Suspended load transport

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Definition of Suspended load transport:
Particles in the water column of a turbulent flow can be carried over long distances as the net balance between upward suspending forces exceeds gravity.
This is the common definition for Suspended load transport, other definitions can be discussed in the article
The suspension capacity is the maximum amount which can be carried by a turbulent flow and depends on the energetic balance between buoyancy and gravity.

Sediment concentration profiles typically show a two-layer structure: the inner layer above the bottom is characterized by low-Reynolds conditions (developing turbulence) and high concentrations, while the turbulence in the outer layer is fully-developed and the concentrations are low, typically smaller than 0.1%, corresponding to dilute conditions. Since the inner layer usually is thin, of the order of a few centimetres, it often falls outside the depth range where measurements are collected, and therefore largely remains undetected and little known. The transport capacity of the outer layer is controlled by that of the inner layer.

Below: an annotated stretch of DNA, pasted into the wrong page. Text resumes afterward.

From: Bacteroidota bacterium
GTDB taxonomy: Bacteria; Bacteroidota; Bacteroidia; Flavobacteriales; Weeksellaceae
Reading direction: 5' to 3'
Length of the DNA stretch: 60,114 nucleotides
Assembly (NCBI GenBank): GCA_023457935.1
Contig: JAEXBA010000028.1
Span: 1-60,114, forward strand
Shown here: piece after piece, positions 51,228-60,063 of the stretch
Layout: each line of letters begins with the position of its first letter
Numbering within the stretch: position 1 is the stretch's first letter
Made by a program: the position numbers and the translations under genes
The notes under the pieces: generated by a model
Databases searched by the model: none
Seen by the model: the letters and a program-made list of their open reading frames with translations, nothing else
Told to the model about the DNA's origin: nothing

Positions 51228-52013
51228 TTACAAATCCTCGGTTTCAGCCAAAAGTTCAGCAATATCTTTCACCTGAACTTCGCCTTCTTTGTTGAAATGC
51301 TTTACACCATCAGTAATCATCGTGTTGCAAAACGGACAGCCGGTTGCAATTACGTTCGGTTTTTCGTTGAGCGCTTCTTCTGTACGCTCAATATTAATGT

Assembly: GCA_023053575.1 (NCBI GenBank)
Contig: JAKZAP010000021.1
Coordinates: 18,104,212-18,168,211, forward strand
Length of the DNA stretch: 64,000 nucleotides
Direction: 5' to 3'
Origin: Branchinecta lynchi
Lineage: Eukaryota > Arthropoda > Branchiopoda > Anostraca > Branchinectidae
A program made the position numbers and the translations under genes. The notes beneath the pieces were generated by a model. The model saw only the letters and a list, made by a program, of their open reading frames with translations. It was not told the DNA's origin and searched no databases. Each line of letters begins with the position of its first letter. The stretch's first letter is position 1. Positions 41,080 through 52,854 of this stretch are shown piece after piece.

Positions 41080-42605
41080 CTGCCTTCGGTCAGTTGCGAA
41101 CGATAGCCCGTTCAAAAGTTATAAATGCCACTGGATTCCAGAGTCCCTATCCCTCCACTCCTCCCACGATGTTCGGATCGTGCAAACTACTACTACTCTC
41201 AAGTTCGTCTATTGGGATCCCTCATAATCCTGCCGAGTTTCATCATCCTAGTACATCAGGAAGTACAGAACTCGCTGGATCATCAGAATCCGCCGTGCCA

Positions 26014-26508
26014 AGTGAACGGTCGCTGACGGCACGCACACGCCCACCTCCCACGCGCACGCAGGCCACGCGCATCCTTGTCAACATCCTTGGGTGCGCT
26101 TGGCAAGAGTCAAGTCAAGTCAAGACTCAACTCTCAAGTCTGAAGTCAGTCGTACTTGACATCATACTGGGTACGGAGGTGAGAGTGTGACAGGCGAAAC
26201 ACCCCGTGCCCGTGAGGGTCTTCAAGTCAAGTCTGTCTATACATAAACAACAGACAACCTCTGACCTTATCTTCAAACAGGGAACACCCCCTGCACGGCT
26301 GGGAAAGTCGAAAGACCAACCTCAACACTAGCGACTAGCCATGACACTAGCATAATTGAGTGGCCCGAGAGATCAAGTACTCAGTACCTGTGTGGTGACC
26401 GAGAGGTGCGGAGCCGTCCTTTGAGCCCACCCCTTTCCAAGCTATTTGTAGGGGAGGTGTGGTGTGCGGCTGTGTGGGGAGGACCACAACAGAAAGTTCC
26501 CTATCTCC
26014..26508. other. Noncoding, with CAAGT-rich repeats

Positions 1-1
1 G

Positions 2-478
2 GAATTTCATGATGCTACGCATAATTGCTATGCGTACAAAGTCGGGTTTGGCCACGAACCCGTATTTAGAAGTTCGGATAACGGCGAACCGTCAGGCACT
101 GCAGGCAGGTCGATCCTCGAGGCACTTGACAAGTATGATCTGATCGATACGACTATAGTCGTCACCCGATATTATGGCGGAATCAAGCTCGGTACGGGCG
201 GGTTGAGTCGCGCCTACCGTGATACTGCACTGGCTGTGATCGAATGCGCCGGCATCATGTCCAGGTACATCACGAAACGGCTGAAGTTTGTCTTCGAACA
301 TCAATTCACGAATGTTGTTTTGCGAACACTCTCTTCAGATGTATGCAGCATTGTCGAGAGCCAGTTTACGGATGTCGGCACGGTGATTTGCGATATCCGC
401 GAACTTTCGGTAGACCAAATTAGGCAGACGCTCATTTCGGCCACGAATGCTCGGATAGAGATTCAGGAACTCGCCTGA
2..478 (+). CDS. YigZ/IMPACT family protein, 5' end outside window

The main authors of this article are Toorman, Erik and Berlamont, Jean
Please note that others may also have edited the contents of this article.

Citation: Toorman, Erik; Berlamont, Jean; (2012): Suspended load transport. Available from http://www.coastalwiki.org/wiki/Suspended_load_transport [accessed on 7-12-2022]